Daily Devotions


Most modern-day Christians have lost the spiritual art of traveling light. In Mark 6:7-9, Jesus calls His disciples to Him in order to send them out for Him. His instructions are quite simple; He tells them to “take nothing for the journey,” except “a staff only.” They are to take “no scrip, no bread, no money in their purse,” but only to be “shod with sandals” and clothed with one coat. In other words, they were to travel light.

Christ’s disciples can neither get to where they’ve been commissioned to go nor carryout what they’ve been commissioned to do if they are weighed down with excessive baggage.

Self always lugs around loads of luggage wherever it goes. It goes nowhere without a grip of gripes and grudges, an attache case of carnal appetites, bags filled with bellicose, suitcases filled with sanctimoniousness and a big steamer trunk filled with self-infatuation. Toting around such a tremendous load prohibits us from getting anywhere for Christ. We simply can’t afford to take self along as a traveling companion on our spiritual pilgrimage in this world, lest we be bogged down and unable to get anywhere.

In order to run the Christian race, the Book of Hebrews instructs us to “lay aside every weight” and to live our lives “looking to Jesus” (Hebrews 12:1-2). In other words, we are to rid ourselves of self’s encumbering baggage by turning our attention away from ourselves and focusing it on Christ alone. Only by doing so can we hope to cross the finish line someday for the glory of God.

Apart from Christ, who once said, “Foxes have holes, and the birds of the air have nests; but the Son of man hath no where to lay his head,” the Apostle Paul is probably the best scriptural example of one who traveled light. In Philippians 4:11-12 (NIV), Paul writes, “I have learned to be content whatever the circumstances. I know what it is to be in need, and I know what it is to have plenty. I have learned the secret of being content in any and every situation, whether well fed or hungry, whether living in plenty or in want.”

When you’re willing, like Paul, to forfeit self’s cosmetic case (vanity), it’s garment bag filled with fashionable apparel (worldliness) and its picnic basket filled with craved cuisine (carnal appetites), there is no chance of your spiritual trek being slowed down or spoiled by self’s leaden or lost luggage. You can travel light, unimpeded by self’s cumbersome carryalls. Your God-given tasks will become paramount in your life rather than self’s trappings and trivialities. Consequently, you’ll be enabled to get to wherever Christ wants you to go and to do whatever Christ wants you to do.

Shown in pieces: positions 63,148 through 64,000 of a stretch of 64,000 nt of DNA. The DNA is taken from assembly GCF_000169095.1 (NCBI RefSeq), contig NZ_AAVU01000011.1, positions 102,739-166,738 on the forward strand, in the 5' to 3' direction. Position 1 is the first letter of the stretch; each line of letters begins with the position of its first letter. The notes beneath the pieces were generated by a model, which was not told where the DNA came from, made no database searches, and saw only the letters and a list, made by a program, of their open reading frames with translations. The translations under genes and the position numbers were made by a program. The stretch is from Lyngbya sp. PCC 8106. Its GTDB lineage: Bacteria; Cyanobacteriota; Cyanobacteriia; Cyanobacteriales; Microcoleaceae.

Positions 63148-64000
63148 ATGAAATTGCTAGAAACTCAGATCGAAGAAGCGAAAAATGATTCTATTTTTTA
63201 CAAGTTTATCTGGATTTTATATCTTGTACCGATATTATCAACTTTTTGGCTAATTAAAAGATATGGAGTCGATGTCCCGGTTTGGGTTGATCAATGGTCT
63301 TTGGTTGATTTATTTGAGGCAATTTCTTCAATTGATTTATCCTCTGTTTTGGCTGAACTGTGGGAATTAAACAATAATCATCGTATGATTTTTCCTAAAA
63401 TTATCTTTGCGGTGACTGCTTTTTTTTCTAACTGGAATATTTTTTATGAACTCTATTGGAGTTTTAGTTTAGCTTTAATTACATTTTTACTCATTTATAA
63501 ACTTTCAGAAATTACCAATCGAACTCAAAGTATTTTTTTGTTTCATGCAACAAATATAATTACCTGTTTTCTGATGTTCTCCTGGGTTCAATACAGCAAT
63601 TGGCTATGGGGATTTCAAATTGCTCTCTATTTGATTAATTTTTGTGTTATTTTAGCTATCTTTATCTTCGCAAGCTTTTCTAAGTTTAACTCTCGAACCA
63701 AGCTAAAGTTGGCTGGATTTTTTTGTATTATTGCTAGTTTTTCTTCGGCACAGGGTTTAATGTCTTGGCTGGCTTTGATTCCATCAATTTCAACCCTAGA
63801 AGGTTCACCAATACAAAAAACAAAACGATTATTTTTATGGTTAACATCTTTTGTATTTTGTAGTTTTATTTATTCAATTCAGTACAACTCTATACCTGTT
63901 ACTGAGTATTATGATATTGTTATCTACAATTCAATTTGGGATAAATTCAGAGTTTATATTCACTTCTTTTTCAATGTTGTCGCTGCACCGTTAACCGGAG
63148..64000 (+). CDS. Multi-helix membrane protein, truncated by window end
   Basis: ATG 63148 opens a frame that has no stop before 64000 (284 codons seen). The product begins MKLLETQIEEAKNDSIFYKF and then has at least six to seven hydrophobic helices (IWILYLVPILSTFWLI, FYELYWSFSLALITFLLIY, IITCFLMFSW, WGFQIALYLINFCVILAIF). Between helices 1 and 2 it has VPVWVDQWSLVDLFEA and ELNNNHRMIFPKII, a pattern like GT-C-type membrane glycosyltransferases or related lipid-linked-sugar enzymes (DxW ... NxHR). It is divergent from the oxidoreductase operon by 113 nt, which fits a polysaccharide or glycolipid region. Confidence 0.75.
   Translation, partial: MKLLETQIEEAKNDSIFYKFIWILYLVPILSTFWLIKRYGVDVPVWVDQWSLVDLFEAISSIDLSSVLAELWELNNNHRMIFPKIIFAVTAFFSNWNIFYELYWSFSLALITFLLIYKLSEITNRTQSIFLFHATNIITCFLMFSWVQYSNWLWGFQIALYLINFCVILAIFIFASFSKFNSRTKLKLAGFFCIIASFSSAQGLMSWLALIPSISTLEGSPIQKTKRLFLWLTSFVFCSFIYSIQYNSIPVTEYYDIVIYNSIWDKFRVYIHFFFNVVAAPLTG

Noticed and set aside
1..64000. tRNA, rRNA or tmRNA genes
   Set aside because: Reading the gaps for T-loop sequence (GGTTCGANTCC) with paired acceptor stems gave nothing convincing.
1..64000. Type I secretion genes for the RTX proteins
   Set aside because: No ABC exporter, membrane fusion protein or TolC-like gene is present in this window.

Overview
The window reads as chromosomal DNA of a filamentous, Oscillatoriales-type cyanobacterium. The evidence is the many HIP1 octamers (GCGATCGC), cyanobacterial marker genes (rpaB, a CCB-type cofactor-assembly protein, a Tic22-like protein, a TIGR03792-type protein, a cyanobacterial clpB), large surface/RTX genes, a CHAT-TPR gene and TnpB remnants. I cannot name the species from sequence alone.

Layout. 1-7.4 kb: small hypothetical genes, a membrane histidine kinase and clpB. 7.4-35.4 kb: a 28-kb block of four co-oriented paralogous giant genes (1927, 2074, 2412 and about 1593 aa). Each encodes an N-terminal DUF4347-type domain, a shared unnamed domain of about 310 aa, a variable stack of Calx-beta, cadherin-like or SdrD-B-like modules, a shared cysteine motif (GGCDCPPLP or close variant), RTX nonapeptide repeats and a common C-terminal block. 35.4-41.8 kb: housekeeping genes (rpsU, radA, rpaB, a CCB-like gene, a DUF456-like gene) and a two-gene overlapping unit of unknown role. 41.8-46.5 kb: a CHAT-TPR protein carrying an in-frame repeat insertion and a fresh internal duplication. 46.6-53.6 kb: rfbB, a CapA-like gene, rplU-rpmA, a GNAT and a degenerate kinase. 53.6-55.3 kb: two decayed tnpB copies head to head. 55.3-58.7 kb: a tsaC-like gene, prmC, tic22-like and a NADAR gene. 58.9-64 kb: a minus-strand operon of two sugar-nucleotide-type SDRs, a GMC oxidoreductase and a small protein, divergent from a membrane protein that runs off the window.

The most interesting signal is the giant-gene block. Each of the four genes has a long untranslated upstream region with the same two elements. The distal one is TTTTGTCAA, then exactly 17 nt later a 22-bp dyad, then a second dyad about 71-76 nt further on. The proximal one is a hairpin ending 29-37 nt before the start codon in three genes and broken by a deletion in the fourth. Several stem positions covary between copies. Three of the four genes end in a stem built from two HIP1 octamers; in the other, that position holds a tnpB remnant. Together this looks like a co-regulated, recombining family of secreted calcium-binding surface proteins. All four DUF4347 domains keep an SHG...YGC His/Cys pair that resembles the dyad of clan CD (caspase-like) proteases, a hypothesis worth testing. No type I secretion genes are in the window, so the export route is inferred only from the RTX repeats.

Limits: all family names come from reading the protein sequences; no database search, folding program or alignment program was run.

As long as we live in dead center of ourselves, there is little hope of life becoming full-scale. It all implodes; pulled down around us by unattainable expectations. We desire to be everyone’s center of attraction; consequently, we imprison ourselves to everyone’s expectations. We can’t say no to anyone, lest they think less of us or say something bad about us.

The Bible teaches that “the fear of man is a snare” (Proverbs 29:25). It is, however, a snaring of ourselves. It happens when we can’t stand for the attention of others to turn away from ourselves. It reminds me of the talent agent who was asked what all great movie stars have in common. He answered, “The glazed look in their eyes when the conversation turns to something besides themselves.”

Making yourself so pliable that you can fit into the mode of everyone’s expectations results in you becoming nothing more than a “Rorschach Test”; that is, an inkblot that people can imagine to be whatever they want it to be. Such an undefined self will be squeezed and shoved around all of its days, until it finally disappears, without leaving a trace of its existence. After all, it never was anything more than a figment of people’s imagination in the first place. 

Rather than living our lives to win the crumbs of other people’s recognition, why not live our lives to win “the prize of the high calling of God in Christ Jesus” (Philippians 3:14)? Those living to fulfill the call of God upon their lives are focused on pleasing God alone. They’re not pushovers to public opinion polls nor people who can be elbowed around by the expectations of others. Instead, their focus is diverted from themselves and centered on Him who loved them and died for them (Galatians 2:20).

This cure for nearsightedness—“I” trouble—found in Galatians 2:20 was championed as “the exchanged life” by the great missionary Hudson Taylor. Taylor, the founder of the China Inland Mission, taught that the Christian life wasn’t a changed life, but an exchanged life. We have exchanged our life—“I am crucified with Christ: nevertheless I live; yet not I…”—for Christ’s life—“…but Christ liveth in me: and the life which I now live in the flesh I live by the faith of the Son of God, who loved me, and gave himself for me.”

To Hudson Taylor, our fixation on ourselves and failure to have faith in God was the explanation for the church’s futile impact upon a lost and dying world. He once wrote, “How many estimate difficulties in the light of their own resources, and thus attempt little and often fail in the little they attempt! All God’s giants have been weak men, who did great things for God because they reckoned on His being with them.” In other words, they all looked beyond themselves to God and His high call upon their lives!